10 January 2003 3DX: a micromachined silicon crystallographic x-ray detector
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We are developing pixel detectors for macromolecular crystallography, in which diffracted X-rays are directly absorbed by high-resistivity, crystalline silicon that has been micro-machined by inductively-coupled plasma etching. Arrays of 64 × 64 holes at 150 μm pitch are first formed by etching through the entire silicon bulk, then backfilled with polysilicon that is doped to create conducting p and n type columnar electrodes. When reverse biased, these electrodes generate electric fields that define the individual pixels. By forming conducting polysilicon on the sides of the sensors, which are cut-out of the silicon wafer by plasma etching, the entire surface of the detector may be made active. CMOS readout integrated circuits are conductively bump bonded behind each 3D detector, providing a direct connection to every pixel. A large array will be assembled with no insensitive bands along the edges by overlapping these sensors, each of area 0.96cm2. This detector will measure X-ray signal intensities of up to 105 events/pixel/sec without any pile-up loss, by using an integration method that retains the benefits of discrete photon counting. The detector sensitivity will be highly uniform, it will not exhibit any dark signal or spurious noise, and no geometric distortion will occur within each sensor.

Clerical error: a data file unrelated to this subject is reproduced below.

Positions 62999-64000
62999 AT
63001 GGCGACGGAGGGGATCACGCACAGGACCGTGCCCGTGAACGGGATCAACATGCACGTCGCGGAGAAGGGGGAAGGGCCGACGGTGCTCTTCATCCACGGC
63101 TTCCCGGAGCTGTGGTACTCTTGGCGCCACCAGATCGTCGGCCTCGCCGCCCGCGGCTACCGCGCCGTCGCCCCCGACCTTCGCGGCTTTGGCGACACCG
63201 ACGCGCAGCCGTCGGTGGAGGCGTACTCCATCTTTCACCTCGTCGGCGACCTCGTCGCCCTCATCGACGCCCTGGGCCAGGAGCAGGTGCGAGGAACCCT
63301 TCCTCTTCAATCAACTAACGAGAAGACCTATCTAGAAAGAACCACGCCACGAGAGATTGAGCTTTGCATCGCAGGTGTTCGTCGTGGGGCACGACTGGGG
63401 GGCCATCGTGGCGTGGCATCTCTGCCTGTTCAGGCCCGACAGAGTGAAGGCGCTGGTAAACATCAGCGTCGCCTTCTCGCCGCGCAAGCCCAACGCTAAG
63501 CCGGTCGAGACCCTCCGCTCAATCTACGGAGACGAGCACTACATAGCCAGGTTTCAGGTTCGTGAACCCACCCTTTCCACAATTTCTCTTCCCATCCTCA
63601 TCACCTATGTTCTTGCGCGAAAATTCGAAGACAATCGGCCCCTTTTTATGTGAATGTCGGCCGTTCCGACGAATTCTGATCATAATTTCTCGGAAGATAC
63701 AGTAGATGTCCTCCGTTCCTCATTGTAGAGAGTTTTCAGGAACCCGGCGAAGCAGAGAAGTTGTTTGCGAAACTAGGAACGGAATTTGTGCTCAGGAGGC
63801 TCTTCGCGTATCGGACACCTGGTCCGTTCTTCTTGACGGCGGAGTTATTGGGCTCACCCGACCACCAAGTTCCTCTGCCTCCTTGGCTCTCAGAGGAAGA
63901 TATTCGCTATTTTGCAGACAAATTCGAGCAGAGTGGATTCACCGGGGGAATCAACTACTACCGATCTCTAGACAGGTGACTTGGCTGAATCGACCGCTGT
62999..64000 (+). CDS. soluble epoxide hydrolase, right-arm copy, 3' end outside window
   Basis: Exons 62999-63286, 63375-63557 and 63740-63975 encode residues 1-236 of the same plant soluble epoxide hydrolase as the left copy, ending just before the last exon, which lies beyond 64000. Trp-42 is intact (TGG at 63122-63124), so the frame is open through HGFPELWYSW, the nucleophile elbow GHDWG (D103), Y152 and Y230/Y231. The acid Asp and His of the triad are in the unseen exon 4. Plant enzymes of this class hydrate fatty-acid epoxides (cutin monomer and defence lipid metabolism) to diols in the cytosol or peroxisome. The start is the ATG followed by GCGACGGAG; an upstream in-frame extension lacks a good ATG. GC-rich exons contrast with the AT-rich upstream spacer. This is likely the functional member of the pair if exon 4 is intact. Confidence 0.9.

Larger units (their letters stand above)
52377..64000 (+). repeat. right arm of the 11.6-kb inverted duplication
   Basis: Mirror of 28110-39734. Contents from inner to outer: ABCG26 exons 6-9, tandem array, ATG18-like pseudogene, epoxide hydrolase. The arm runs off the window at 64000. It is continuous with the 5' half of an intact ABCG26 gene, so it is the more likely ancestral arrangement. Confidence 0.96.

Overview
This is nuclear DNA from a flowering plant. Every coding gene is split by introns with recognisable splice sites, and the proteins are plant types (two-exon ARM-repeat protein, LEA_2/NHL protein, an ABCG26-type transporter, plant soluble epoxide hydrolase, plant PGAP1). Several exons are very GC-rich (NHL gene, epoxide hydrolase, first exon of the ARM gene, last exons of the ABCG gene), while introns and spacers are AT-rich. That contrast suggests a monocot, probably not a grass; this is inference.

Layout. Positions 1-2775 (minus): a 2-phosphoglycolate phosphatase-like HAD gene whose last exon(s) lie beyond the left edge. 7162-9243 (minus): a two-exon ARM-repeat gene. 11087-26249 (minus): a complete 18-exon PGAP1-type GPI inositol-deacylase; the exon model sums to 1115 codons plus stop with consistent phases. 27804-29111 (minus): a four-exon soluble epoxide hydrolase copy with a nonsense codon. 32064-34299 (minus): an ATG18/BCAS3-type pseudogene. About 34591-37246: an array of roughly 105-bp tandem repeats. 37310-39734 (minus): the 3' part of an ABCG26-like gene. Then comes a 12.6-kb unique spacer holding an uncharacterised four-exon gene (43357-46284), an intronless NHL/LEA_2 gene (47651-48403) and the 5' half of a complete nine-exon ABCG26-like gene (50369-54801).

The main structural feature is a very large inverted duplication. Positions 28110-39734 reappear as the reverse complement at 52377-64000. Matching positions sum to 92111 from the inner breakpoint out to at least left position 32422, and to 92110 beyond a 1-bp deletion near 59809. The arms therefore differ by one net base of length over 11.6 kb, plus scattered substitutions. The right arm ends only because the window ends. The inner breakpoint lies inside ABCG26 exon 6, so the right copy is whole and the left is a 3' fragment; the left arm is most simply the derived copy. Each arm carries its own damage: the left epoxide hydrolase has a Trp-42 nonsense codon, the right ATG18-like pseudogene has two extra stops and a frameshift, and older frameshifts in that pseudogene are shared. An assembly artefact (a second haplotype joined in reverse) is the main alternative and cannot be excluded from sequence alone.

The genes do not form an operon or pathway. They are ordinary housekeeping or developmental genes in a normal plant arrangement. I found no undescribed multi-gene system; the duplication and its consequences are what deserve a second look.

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John Morse, Christopher J. Kenney, Edwin M. Westbrook, Istvan Naday, Sherwood I. Parker, "3DX: a micromachined silicon crystallographic x-ray detector", Proc. SPIE 4784, X-Ray and Gamma-Ray Detectors and Applications IV, (10 January 2003); doi: 10.1117/12.451164; https://doi.org/10.1117/12.451164

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